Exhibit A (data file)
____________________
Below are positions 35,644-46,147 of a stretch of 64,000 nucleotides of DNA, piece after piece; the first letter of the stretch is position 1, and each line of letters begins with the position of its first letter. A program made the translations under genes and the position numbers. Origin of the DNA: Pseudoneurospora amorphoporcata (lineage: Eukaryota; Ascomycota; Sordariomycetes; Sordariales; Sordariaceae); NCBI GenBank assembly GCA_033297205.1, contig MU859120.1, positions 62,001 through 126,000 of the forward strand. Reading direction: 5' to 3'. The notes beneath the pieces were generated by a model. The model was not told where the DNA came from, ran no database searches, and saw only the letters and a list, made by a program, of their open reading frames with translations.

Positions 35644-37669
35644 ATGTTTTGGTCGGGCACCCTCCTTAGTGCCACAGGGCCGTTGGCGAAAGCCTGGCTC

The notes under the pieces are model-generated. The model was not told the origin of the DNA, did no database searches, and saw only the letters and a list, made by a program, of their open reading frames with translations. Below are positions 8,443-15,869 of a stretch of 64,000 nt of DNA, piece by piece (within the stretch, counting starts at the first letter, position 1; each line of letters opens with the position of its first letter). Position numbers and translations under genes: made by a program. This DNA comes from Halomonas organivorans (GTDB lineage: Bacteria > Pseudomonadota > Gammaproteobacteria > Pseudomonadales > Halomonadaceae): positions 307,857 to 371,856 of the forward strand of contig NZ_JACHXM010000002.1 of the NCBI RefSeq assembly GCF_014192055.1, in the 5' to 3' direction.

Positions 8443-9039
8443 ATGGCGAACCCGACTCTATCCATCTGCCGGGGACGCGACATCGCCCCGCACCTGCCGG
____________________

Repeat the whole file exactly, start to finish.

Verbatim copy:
Below are positions 35,644-46,147 of a stretch of 64,000 nucleotides of DNA, piece after piece; the first letter of the stretch is position 1, and each line of letters begins with the position of its first letter. A program made the translations under genes and the position numbers. Origin of the DNA: Pseudoneurospora amorphoporcata (lineage: Eukaryota; Ascomycota; Sordariomycetes; Sordariales; Sordariaceae); NCBI GenBank assembly GCA_033297205.1, contig MU859120.1, positions 62,001 through 126,000 of the forward strand. Reading direction: 5' to 3'. The notes beneath the pieces were generated by a model. The model was not told where the DNA came from, ran no database searches, and saw only the letters and a list, made by a program, of their open reading frames with translations.

Positions 35644-37669
35644 ATGTTTTGGTCGGGCACCCTCCTTAGTGCCACAGGGCCGTTGGCGAAAGCCTGGCTC

The notes under the pieces are model-generated. The model was not told the origin of the DNA, did no database searches, and saw only the letters and a list, made by a program, of their open reading frames with translations. Below are positions 8,443-15,869 of a stretch of 64,000 nt of DNA, piece by piece (within the stretch, counting starts at the first letter, position 1; each line of letters opens with the position of its first letter). Position numbers and translations under genes: made by a program. This DNA comes from Halomonas organivorans (GTDB lineage: Bacteria > Pseudomonadota > Gammaproteobacteria > Pseudomonadales > Halomonadaceae): positions 307,857 to 371,856 of the forward strand of contig NZ_JACHXM010000002.1 of the NCBI RefSeq assembly GCF_014192055.1, in the 5' to 3' direction.

Positions 8443-9039
8443 ATGGCGAACCCGACTCTATCCATCTGCCGGGGACGCGACATCGCCCCGCACCTGCCGG